Reading Readit – Double Treat
Just before we move back into post-holiday life, while the hot weather means we feel more like sitting than doing, I wanted to share with you two new releases.
On the eve of what was supposed to be a triumphant “Cancerversary” with her husband Jack to celebrate three years of being cancer-free, Daisy suffers a devastating blow: her doctor tells her that the cancer is back, but this time it’s an aggressive stage four diagnosis. She may have as few as four months left to live. Death is a frightening prospect—but not because she’s afraid for herself. She’s terrified of what will happen to her brilliant but otherwise charmingly helpless husband when she’s no longer there to take care of him. It’s this fear that keeps her up at night, until she stumbles on the solution: she has to find him another wife.
With a singular determination, Daisy scouts local parks and coffee shops and online dating sites looking for Jack’s perfect match. But the further she gets on her quest, the more she questions the sanity of her plan. As the thought of her husband with another woman becomes all too real, Daisy’s forced to decide what’s more important in the short amount of time she has left: her husband’s happiness—or her own?
Somehow to say you enjoyed a book about a young woman dying of cancer seems callous; nonetheless I did enjoy this novel. One reason is, the characters are very believable leaving me wondering if this is a true story, disguised as fiction. I like both Daisy and her husband Jack; their dialogue sounds authentic; it is easy to appreciate how two people who love each other totally, cannot talk about the elephant in the room. I’m sure many of us have experienced a total inability to communicate when simple communication is what is needed most.
I almost didn’t read Before I Go, because I have a young friend with the same cancer as Daisy, triple negative breast cancer, and I expected it to be a very depressing story, yet, in so many ways, this is a funny book. Daisy is not above taking the mickey out of herself, such as her assertion that she has always been an overachiever and now her “Lots of Cancer” just shows she excels even here. Rather than depressing it is life affirming.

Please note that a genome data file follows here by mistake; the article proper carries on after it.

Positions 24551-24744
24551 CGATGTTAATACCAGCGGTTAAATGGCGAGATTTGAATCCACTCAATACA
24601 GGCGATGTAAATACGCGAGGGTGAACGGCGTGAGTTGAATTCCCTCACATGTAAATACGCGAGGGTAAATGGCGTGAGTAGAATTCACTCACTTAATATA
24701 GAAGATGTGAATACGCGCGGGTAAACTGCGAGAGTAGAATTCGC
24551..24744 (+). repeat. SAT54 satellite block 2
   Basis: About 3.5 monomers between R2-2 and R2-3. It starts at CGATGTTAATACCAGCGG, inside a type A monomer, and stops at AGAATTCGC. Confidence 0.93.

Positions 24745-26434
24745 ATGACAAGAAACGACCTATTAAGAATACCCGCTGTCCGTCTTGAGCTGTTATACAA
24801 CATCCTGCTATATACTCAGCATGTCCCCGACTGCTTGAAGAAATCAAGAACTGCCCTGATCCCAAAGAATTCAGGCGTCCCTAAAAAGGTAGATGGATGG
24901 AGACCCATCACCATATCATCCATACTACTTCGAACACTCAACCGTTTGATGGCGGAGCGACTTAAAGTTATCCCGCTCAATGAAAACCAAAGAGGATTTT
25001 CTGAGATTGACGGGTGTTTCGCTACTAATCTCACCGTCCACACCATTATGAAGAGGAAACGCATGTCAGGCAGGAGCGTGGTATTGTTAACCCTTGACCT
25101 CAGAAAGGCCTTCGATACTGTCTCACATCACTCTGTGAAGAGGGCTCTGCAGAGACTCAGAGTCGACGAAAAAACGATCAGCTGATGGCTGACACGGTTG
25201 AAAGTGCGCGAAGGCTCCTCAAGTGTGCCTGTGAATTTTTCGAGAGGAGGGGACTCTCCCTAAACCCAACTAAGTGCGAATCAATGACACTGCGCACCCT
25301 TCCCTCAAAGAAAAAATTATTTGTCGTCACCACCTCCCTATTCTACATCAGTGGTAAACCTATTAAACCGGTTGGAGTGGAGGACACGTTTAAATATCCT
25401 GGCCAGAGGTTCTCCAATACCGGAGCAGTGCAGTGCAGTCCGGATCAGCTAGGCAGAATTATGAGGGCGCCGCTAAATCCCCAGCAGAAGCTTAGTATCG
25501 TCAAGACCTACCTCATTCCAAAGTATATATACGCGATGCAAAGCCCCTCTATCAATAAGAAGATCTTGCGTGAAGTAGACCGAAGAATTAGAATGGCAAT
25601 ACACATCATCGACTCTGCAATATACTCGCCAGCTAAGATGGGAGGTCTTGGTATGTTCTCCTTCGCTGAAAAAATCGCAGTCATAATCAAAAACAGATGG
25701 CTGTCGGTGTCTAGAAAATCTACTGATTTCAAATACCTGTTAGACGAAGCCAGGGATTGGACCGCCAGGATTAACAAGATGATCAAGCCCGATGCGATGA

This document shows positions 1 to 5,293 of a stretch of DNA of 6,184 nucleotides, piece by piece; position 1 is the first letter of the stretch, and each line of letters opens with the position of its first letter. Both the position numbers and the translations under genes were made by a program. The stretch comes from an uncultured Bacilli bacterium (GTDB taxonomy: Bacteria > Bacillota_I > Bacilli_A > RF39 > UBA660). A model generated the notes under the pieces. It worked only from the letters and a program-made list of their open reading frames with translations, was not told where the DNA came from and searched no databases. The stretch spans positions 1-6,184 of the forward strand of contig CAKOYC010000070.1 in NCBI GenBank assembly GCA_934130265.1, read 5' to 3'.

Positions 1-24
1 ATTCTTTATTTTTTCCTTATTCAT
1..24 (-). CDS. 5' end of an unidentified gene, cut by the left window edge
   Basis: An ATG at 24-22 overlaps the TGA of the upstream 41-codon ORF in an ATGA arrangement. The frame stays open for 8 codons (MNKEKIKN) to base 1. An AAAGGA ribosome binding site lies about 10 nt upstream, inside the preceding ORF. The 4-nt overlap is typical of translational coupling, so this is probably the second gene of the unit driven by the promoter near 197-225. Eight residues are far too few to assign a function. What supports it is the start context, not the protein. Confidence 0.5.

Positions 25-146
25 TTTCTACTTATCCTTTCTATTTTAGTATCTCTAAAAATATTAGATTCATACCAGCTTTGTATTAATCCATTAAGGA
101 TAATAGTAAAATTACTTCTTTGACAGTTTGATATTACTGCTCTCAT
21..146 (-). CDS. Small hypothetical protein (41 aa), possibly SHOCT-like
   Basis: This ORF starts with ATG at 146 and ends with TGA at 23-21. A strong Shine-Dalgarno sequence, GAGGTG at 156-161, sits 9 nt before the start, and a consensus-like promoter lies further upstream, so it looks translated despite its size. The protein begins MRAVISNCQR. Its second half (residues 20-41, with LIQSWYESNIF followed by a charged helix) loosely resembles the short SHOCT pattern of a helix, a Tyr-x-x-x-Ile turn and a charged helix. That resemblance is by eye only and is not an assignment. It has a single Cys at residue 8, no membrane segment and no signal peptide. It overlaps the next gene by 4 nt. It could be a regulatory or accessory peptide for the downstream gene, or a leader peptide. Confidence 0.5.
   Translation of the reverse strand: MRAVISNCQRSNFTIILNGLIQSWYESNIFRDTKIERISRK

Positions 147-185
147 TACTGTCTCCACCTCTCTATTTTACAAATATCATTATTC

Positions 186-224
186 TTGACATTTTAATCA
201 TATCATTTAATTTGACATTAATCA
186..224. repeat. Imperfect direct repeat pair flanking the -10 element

This is a debut novel from Colleen Oakley and I hope it is not her last. Thanks to Gallery, Threshold, Pocket Books for my ARC. In Australia this novel is published by Allen and Unwin.
All families have their problems. No more so than the Maxwells of Tawny Brooks Winery. Situated in the heart of the Margaret River wine region, this world-renowned winery was the childhood home to three sisters, Natasha, Eve and Phoebe.
Today all three women are enmeshed in their city lives and eager to forget their past – and their fractured sibling relationships. Until Phoebe decides to get married at home…
Now the sisters must all return to face a host of family obligations, vintage in full swing and interfering in-laws who just can’t take a hint. As one romance blossoms and others fall apart, it seems they are all in need of some sisterly advice.
But old wounds cut deep. Somehow, the Maxwell sisters must find a way back to one another – or risk losing each other forever.
What a Great Little Read for Hols hence forth known as GLRFH. This book embodies, for me, all that’s good about the beach read or GLRFH. Essentially it is a family story, but it has lots of romance, misunderstandings, weddings, and any number of plots and sub plots to keep you interested, but not confused. It is a non-taxing read, sometimes very humorous and mostly the characters are well drawn, although some are a little clichéd but that is a minor criticisms.
As it is set around the wonderful Margaret River area of Western Australia you won’t be surprised to find that fine wine and food are almost characters in themselves. If perhaps some of the stories come together just a little too easily, I forgave their simplicity because I enjoyed reading the novel itself. Two of the author’s previous novels The Girl in the Steel Capped Boots and The Girl in Hard Hat are about women working in a man’s world, in the Pilbara region of WA; so as you might expect, Loretta Hill writes about strong resourceful women. Thank you to Random House Australia for my ARC.
Which of these books would you like to read? Why? Tell us below.